What ST said during our visit in Minnesota turned into a gospel, of sorts, just hours before leaving the low-carb sanctuary we call home. The few days we spent visiting the parents went surprisingly well, and it was easy – easier than expected, anyway, when saying no to a mom – to not eat any sprinkled, cream-filled, frosted item.  In the past, we would visit home, and assume we’d be eating terribly. It felt good to put an end to an assumption like that, because we now feel like we have full control over how we eat when we aren’t at home. Dealing with naysayers can be enough when it comes to our low-carb, keto lifestyle, but it’s a small price to pay for how great we feel sticking to our regular routine. The downside of it all will affect S’s mother the most… She’s a mom! She will always think we aren’t eating enough.

For the Love of Butter, and A Nearly Carbless Life.

“Dieting can suck, but that’s up to you.” This is the mentality S and I adopted when we began our low-carb journey almost two years ago.  We had both played the yo-yoing-weight-fluctuating game over the years, and we decided that counting calories was not enough. Working out was part of our regular routine, so what was the deal? A diet that shocked our system was our sole goal to battle the repetitious plateaus that would taunt us from the scale’s view. Plateaus happen, but something wasn’t quite clicking with the workout and eating schedule we were keeping.  What about the factors beyond calories and exercise? What about the food and how it affects our bodies in the long run? My husband, S, mentioned the success he had doing the Atkins diet some years back, and that is how the low-carb curiosity was sparked.

“No bread? No beer?” Sandwiches are still my favorite food – I can turn anything into a sandwich, and didn’t mind doing so in the past – and beer is currently the only thing I miss if I have any cravings.  The first year was up and down, but we saw a great deal of success; only keeping our carbohydrate consumption around twenty grams a day.  The hardest part of any diet, or lifestyle change, is controlling your cravings and staying mentally persistent with your intended goal always on the mind. When we started our journey, the only goal we had was to lose weight and look good. After year one and deciding that we wanted to continue on a low-carb diet, we got more into the health aspects and benefits of the lifestyle. We still stay around twenty grams of carbohydrates a day, but we’re also focusing on the consumption of good, fatty foods.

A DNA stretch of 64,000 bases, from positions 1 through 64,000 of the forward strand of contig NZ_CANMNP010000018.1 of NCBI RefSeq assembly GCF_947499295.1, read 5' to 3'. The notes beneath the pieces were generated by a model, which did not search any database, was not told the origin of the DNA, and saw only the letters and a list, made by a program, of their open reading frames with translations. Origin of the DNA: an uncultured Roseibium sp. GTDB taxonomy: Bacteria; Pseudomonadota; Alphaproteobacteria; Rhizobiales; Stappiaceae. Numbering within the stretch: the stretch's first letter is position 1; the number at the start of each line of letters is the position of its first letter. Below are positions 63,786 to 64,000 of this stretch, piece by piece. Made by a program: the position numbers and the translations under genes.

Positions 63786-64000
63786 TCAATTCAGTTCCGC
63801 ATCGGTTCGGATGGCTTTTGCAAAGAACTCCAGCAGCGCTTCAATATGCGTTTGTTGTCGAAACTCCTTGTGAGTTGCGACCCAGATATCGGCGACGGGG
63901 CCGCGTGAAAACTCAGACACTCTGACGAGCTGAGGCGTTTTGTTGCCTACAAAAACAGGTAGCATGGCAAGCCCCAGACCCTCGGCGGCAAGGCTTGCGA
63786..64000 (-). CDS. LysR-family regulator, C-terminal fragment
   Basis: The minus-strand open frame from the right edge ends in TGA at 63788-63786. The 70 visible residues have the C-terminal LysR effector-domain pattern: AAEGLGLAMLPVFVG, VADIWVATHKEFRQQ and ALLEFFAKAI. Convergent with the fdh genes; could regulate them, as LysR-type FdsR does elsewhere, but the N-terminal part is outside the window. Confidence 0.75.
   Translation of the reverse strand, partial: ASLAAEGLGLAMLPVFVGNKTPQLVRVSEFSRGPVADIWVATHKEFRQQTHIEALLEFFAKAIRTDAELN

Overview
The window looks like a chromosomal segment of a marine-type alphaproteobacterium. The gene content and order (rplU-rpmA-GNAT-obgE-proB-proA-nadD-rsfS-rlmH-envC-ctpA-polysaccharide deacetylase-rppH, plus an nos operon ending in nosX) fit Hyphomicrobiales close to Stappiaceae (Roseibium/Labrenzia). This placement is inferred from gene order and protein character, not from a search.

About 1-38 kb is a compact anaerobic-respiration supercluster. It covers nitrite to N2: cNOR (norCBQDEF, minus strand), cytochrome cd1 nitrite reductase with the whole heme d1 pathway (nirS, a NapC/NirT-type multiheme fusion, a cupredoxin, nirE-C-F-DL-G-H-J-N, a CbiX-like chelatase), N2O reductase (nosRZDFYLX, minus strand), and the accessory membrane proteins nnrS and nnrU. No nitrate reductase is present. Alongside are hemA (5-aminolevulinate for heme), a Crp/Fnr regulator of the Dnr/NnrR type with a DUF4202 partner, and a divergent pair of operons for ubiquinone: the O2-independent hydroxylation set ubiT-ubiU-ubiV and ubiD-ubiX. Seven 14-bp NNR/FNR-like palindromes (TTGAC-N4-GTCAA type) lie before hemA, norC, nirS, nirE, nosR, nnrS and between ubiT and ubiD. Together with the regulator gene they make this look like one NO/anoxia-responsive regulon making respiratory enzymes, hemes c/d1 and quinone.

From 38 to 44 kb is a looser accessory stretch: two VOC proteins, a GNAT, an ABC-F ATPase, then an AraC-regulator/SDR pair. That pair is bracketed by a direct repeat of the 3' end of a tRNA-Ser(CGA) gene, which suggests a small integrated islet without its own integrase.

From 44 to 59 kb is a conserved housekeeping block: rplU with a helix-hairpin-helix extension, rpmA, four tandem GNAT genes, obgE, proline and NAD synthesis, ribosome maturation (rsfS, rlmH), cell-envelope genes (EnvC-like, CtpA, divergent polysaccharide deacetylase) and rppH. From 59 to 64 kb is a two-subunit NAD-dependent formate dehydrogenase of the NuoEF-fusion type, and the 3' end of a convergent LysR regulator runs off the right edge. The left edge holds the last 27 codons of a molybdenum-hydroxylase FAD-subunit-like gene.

Eating like our ancestors, the cavemen – with heavy emphasis on low carbohydrates and good high fats – has changed the way we function and the way our health is maintained.  The adjustment from a low-fat/high carbohydrate diet was not an easy one, but focusing on the specifics of our diet – we’ll get into the details of low carbohydrates and high fat on a separate post – and eating REAL, non-processed foods, has us feeling great, and learning more and more about human health in the process.  We’re not so strict that we don’t enjoy a good cheat meal every once in a while, and encourage a good burger and beer here and there. You can’t forget to live. Discipline is the key to any diet, but you have to have fun with what you’re doing. We don’t ever feel like we’re on a diet. Do you?